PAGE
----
"We need artificial intelligence and machines that bring new levels of creativity. We must have sensors, but not necessary processing power or memory. Sensors have to be entropic in order to make changes using models and building layers of complexity over time," he said. "Laptop computers are dumb as they don't have sensors or adaptability. We are rolling out intelligent sensors, and our future machines will see, hear, smell, detect and communicate."


The future outlined by Prof Cochrane is essentially the ushering in of the age of the internet of things, which refers to uniquely identifiable objects (things) and their virtual representations in an internet-like structure. The term was first used by Kevin Ashton in 1999.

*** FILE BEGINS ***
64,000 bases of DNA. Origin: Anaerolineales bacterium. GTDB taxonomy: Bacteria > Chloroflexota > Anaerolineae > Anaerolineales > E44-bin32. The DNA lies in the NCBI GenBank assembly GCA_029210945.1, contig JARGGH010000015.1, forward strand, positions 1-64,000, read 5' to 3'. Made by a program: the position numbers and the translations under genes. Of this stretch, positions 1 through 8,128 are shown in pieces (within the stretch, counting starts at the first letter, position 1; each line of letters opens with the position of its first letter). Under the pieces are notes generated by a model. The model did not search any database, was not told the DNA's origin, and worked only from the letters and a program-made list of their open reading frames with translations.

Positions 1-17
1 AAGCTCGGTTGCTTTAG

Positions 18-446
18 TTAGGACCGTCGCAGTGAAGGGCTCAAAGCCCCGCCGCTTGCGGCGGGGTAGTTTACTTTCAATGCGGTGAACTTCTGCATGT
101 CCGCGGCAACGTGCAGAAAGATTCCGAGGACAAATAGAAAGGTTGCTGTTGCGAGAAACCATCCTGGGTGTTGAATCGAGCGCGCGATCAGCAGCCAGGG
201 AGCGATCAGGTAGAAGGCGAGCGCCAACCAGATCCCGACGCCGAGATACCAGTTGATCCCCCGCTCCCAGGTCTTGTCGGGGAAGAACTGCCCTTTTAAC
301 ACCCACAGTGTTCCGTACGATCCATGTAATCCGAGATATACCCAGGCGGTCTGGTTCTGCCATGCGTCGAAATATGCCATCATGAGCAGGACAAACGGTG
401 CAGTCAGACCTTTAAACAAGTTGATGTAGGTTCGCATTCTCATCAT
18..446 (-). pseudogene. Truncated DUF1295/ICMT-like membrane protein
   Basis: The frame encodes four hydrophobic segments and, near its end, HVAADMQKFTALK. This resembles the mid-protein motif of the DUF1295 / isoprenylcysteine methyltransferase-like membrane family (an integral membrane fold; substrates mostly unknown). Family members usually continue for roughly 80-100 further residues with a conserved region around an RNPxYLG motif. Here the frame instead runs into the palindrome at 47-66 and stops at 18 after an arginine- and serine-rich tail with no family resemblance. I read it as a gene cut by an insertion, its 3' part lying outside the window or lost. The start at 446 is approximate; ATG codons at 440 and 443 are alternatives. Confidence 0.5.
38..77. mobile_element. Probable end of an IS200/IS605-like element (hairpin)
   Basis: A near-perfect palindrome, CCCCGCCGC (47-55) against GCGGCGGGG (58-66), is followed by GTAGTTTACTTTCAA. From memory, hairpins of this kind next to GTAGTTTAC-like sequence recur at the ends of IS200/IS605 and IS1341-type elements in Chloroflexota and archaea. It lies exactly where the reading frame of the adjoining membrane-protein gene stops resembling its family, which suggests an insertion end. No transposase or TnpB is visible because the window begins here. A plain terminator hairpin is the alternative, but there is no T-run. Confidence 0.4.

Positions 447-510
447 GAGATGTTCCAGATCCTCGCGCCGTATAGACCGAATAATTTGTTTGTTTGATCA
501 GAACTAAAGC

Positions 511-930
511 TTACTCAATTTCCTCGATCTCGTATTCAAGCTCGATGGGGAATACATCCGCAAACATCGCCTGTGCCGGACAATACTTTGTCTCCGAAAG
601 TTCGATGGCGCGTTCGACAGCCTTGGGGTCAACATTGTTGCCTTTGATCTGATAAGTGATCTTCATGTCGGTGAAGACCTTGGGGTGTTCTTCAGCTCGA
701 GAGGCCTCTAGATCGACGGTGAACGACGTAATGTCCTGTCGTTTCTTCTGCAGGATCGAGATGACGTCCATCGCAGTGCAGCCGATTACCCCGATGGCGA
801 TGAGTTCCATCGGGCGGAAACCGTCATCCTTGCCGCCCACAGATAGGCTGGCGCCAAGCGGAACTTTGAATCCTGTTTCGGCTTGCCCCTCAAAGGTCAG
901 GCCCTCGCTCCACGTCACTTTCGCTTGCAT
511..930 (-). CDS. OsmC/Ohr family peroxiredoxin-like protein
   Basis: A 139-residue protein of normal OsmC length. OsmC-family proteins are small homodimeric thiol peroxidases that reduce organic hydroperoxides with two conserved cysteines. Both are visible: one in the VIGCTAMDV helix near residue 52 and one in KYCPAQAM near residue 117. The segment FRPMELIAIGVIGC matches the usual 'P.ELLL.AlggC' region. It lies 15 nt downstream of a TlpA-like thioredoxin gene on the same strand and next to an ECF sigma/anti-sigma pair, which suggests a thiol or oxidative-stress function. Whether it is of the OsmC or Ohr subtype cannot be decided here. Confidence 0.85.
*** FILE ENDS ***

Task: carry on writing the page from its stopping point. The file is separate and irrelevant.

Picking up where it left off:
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Machines may say: move over doctor

M2M uses a device (a surface or implanted sensor) to capture an event (e.g., BP, blood sugar, ECG) which is relayed to an application (software programme) that translates the captured event into meaningful information. This information is then analysed by an Artificial Intelligent System (AIS) reviewed by a physician and instructions for corrective measures (e.g., release of appropriate insulin from implanted pump) are sent.